Consider your objectives for incorporating LNT instruction at your camp. Your first objective would be to resolve existing or potential environmental problems within your camp, such as the proliferation of trails, vegetation trampling at activity sites, attraction of nuisance animals, littering, and noise that interferes with the educational programs of other groups. Another objective for programs away from camp is the need to protect the environment on the private or public lands you use and minimize the intrusion your group makes on the experience of other groups. A failure to be "good stewards" can and has resulted in the loss of access for camps to special features such as caves and cliffs. Finally, and most importantly, camps have an ethical responsibility to not just introduce youth to the natural world but to instill an abiding respect and caring attitude toward nature.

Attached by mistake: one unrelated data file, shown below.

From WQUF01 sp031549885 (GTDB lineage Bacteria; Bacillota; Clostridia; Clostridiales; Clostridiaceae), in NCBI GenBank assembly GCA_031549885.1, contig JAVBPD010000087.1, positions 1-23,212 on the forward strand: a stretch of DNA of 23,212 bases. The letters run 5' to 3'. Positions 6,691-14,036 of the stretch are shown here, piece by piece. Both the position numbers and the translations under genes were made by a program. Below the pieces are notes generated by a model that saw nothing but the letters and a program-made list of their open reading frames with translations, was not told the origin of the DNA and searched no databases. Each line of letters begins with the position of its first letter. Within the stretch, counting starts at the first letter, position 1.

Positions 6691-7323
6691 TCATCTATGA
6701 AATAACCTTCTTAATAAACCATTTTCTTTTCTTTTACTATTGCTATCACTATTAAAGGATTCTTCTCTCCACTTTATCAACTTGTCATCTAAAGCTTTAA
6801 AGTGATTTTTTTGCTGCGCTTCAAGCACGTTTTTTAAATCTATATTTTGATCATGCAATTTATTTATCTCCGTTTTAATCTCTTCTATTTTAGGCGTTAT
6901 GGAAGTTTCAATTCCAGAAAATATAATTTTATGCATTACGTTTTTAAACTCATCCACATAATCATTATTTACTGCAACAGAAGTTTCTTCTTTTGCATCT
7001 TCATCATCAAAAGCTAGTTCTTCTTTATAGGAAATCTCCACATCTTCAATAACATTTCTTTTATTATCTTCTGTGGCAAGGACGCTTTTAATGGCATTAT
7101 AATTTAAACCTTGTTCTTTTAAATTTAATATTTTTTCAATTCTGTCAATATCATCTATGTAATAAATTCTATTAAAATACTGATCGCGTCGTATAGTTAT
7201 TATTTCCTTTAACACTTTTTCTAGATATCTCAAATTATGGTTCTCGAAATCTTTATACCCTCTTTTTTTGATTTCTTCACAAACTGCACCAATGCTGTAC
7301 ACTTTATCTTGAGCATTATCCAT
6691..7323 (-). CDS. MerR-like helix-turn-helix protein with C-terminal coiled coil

Jeffrey L. Marion, Ph.D., is a recreation ecologist with the U.S. Geological Survey who studies visitor impacts and impact management in national parks and wilderness areas. He is a former Leave No Trace Board member and chair of the LNT Educational Review Committee.
David Bates is the national director of camping and conservation for the Boy Scouts of America, including responsibility for the BSA's High Adventure camps. He is a member of the Leave No Trace Board of Directors, the Educational Review Committee, and a long-time ACA member.
Originally published in the 2005 May/June issue of Camping Magazine.